Another important B vitamin for preventing preeclampsia is B2. This is one of my favorite vitamins to get from a food source because it is so delicious and versatile! Nutritional Yeast!
For a further rundown of the importance of B vitamins during pregnancy, check out this source.
5. Vitamin D
Low levels of vitamin D are linked to higher rates of preeclampsia (by five fold!) (source).
Since I was pregnant from October-July, I was able to get Vitamin D from the sun for a little more than half my pregnancy. Vitamin D from the sun is ideal, but early in my pregnancy when sun wasn’t possible (and when it’s most crucial for preventing preeclampsia) I was supplementing with CLO and liquid vitamin D drops.
6. Stay Active and MOVE!
Moving around will help prevent clots and really get the blood circulating. Since my full time gig is being a graphic designer I’m stuck behind a desk all day. I made it a point during pregnancy to get up and walk a couple laps around my building (for about 10 minutes) every 2 hours. And on my lunch break I would walk 30-60 minutes around town. If it was a freezing cold day or raining then I would drive to a store or the mall and just walk around.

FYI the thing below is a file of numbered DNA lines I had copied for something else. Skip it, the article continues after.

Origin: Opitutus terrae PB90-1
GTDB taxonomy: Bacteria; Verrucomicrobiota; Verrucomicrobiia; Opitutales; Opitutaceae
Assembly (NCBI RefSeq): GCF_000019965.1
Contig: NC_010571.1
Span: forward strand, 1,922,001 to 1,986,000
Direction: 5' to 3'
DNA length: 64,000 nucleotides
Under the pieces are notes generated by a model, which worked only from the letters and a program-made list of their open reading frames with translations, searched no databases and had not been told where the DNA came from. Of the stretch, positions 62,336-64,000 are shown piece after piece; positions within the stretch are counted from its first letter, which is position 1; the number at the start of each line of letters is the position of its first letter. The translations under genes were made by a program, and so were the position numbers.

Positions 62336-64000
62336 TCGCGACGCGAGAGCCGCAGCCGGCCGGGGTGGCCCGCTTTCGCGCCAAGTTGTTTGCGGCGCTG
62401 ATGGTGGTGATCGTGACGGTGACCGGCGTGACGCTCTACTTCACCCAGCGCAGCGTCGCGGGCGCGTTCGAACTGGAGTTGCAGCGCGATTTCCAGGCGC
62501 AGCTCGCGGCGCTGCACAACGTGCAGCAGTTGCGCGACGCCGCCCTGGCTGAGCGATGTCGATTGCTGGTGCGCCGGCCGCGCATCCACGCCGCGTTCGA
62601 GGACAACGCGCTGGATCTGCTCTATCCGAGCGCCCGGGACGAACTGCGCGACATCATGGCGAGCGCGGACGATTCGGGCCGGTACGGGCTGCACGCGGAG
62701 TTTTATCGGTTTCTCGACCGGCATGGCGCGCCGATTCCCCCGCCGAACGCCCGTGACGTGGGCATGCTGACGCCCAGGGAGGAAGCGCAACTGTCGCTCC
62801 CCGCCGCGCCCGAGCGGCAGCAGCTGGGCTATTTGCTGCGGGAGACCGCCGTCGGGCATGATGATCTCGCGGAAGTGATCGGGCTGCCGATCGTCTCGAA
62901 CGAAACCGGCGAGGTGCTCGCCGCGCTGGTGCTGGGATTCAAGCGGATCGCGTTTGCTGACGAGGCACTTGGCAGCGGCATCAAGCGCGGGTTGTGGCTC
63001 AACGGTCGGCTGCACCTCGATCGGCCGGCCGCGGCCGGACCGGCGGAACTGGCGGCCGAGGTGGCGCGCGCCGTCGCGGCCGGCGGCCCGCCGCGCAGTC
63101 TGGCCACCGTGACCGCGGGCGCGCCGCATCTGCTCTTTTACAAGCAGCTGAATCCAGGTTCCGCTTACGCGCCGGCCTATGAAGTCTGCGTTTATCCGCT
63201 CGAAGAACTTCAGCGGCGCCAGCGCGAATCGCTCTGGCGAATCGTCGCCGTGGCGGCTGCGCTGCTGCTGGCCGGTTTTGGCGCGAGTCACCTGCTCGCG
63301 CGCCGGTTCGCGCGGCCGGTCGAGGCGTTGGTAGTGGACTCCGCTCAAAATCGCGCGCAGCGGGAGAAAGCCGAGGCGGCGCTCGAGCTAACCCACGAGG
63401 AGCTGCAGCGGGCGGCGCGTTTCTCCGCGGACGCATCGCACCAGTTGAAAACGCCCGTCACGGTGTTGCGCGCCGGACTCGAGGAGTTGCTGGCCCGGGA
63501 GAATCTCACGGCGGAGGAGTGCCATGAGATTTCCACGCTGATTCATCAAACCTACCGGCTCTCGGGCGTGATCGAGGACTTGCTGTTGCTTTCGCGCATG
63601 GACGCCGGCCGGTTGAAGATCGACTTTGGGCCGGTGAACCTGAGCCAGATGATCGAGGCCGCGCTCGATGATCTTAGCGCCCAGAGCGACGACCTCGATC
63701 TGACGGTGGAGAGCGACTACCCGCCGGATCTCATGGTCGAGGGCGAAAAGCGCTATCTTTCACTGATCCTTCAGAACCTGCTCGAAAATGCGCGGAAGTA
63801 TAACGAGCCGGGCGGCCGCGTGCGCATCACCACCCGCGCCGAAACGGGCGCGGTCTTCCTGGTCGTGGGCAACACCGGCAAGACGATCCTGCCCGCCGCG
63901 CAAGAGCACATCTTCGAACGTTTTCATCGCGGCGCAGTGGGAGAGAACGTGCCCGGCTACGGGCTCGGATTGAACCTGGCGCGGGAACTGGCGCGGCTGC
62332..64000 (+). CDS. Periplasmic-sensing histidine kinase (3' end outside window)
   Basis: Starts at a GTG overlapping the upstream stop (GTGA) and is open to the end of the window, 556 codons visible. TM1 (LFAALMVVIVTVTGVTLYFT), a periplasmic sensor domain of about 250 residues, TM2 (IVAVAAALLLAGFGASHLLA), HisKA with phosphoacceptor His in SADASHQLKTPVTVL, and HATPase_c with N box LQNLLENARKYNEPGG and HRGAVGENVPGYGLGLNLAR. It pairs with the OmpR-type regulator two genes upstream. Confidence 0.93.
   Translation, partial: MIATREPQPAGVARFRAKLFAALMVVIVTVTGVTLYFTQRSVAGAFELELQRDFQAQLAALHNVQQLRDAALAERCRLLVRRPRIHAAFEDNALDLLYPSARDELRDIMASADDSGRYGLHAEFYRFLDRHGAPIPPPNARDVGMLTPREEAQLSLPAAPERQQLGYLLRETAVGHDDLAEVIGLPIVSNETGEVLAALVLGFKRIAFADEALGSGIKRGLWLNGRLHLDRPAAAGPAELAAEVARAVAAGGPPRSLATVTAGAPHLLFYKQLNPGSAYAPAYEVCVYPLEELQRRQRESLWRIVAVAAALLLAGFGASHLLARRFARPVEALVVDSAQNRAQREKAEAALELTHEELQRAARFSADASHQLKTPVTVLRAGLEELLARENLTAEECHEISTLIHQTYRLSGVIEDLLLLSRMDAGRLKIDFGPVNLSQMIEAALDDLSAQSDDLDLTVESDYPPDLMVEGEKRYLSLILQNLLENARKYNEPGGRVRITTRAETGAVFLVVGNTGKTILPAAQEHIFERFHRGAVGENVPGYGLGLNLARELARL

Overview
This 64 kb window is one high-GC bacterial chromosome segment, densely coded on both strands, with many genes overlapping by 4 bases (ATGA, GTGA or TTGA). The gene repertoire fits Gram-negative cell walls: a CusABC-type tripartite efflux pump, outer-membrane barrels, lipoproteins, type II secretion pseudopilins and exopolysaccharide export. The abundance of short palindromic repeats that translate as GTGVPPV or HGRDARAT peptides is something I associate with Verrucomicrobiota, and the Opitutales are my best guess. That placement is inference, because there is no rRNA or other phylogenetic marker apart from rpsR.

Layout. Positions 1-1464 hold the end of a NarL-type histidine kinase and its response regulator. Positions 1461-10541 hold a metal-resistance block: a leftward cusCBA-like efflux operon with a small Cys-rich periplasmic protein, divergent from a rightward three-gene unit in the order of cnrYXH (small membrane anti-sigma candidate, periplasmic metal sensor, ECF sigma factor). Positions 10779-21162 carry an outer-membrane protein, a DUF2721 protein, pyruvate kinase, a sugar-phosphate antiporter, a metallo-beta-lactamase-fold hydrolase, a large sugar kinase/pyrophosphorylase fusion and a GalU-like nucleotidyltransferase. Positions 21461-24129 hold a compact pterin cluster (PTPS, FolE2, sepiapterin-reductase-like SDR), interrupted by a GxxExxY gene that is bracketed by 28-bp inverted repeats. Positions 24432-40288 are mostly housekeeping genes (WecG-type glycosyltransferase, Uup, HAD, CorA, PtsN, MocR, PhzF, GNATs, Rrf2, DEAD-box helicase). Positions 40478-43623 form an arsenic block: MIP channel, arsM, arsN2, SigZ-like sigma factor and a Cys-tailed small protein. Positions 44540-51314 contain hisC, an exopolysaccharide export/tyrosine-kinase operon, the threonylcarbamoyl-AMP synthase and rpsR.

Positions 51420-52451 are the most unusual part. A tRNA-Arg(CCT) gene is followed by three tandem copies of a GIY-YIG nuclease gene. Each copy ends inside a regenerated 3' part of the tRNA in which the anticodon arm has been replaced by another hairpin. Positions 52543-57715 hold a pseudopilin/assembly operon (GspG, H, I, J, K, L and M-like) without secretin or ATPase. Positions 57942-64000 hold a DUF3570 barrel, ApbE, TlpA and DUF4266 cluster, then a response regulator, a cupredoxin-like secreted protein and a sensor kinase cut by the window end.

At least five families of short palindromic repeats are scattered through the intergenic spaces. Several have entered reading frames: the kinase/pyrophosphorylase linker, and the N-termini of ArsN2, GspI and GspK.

Another thing I do to help circulation is body work. Whether it’s a massage, chiropractic work, or acupuncture, body work does an incredible job at making sure that blood stays a-flowin’!
7. Kept my blood sugar in tight range
I kept my sugars between 70 mg/dL – 120 mg/dL, as much as humanly possible. If my BG was 121mg/dL I gave a correction. For real.
Signing the CYA Form
Also known as the Cover Your Ass form. Some doctors make you sign this when you go against the latest standard operating procedures, even if they are bogus to your personal circumstances, because as long as they are recommending the latest standard operating procedure their ass is covered if something…anything… goes wrong.
It’s super sad that we live in a time where doctors can’t practice personalized medicine because they are fearful of getting sued. So instead they push a pharmaceutical drug on you, during pregnancy, that offers zero benefits and significant risk, because as long as they do that – even if something goes wrong – they have zero liability and are protected.
Your Pregnancy, Your Choice
As always, this was a choice that I felt comfortable making after doing my research. Your choice might be different or it might be the same, either way, it is your pregnancy and your choice.
I hope this post was helpful and serves as a jumping off point if you’re questioning taking a daily NSAID during pregnancy.